• Homeward Path is to protect yourself against mass creature theft. Having your Krenko stolen is a painful experience, and if you don't have a sacrifice outlet to kill him first, you can always use this to get your creatures back.
    • Strip Mine is here to slow down your opponent's game. This deck will rarely need more than six lands in play, but most decks will need a lot more. You can buy yourself a turn or take out a utility land.
    • Underworld Breach is RECURSION IN RED. Bring back any of your combo pieces! Holy heck! I can't understate how much this card will change the game for you after a few bad turns.
    Damage Dealers
    I spoke about Goblin Sharpshooter already in the death trigger section, so I'm not including it here.
    • Arms Dealer gets through cards like Linvala and many of your opponent's utility creatures.
    • Lightning Crafter is a lightning bolt every turn, at worst. Combined with Thornbite Staff you can rack up damage pretty quickly.
    • Kyren Negotiations seems relatively weak at first glance, but rememeber: cards with summoning sickness can still be tapped by it to pay for damage. At it's worst, it means every untapped creature you control deals damage to a player directly at the end of every turn regardless of whether or not it has summoning sickness. Why would you risk your creatures attacking when you can just tap them right before the start of your turn and deal the same damage directly? It allows you to keep a bunch of blockers available and get to damage an opponent like you're attacking them, too. Combined with a sac outlet, it allows you to get some extra value out of a creature before it dies.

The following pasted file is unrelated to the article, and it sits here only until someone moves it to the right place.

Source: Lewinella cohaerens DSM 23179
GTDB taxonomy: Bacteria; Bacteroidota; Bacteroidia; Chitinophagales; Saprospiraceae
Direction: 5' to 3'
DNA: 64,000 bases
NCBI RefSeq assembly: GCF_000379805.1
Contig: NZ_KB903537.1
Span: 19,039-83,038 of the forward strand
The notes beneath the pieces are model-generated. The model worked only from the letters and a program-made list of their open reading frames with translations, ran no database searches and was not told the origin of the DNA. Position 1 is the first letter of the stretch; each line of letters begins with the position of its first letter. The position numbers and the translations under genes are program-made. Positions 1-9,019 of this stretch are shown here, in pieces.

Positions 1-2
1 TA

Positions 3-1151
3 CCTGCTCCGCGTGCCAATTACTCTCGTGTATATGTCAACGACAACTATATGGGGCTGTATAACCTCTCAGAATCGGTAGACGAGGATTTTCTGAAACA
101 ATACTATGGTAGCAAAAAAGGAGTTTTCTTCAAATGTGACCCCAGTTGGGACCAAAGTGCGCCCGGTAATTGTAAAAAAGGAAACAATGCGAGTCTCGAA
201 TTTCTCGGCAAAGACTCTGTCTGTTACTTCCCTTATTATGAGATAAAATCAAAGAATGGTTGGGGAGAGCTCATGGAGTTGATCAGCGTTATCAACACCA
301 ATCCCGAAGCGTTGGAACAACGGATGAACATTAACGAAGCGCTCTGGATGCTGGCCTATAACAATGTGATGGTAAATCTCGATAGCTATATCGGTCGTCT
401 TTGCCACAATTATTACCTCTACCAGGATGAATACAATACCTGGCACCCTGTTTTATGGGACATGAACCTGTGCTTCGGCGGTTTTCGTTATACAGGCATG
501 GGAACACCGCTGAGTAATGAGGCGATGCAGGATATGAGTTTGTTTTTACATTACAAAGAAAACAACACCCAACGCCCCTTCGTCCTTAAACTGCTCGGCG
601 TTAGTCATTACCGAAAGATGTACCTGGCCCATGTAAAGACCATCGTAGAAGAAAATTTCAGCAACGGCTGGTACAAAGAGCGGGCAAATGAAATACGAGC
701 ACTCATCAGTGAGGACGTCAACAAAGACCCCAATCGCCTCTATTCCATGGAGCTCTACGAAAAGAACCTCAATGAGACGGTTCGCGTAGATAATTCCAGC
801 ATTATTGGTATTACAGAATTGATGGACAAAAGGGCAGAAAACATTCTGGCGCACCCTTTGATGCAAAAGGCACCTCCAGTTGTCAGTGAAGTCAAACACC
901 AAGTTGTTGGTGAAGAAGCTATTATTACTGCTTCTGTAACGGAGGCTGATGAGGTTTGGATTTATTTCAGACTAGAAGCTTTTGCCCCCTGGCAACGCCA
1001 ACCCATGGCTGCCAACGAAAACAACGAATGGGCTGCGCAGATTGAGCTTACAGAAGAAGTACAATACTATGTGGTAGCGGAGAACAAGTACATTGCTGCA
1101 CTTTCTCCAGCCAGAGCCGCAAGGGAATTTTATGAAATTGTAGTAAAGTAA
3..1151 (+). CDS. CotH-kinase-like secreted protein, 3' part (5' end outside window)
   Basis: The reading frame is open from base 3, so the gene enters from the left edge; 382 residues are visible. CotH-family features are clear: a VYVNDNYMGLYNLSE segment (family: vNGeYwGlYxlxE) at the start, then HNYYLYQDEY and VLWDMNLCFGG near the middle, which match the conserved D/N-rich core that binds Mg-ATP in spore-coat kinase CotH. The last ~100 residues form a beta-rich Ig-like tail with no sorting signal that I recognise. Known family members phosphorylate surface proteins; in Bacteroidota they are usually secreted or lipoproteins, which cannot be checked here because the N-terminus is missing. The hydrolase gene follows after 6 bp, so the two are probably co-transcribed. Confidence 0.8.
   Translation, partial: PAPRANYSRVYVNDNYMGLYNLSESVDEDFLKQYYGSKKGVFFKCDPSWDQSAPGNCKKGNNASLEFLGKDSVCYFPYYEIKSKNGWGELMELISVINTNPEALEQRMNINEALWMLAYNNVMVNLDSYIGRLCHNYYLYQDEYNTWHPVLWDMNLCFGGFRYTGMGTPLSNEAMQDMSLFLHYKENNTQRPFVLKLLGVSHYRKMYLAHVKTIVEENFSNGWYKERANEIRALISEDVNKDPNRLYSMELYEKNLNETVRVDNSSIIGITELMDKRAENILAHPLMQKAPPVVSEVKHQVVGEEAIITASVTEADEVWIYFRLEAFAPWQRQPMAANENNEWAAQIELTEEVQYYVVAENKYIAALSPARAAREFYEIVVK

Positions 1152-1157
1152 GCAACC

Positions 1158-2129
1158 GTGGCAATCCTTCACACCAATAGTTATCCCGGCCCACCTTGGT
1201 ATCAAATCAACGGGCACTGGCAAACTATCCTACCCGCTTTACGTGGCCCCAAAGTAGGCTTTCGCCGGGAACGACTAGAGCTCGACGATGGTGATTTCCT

• Throne of the God-Pharaoh is insane in this deck, as it effectively doubles your successful combat damage by having every tapped creature deal damage again. And that's only against one opponent. It's incredibly strong in this deck, especially paired with the various tapping effects.
    Artifacts and Equipment
    I've already talked quite a bit about Thornbite Staff, so I'm not going to repeat it here, except to say it's by far the most valuable equipment in the deck. Umbral Mantle, and Staff of Domination are adequate back-ups but require more cards to go infinite. Lightning Greaves' and Swiftfoot Boots' purposes are obvious: to give protection and give your important creatures haste.

    Winning the Game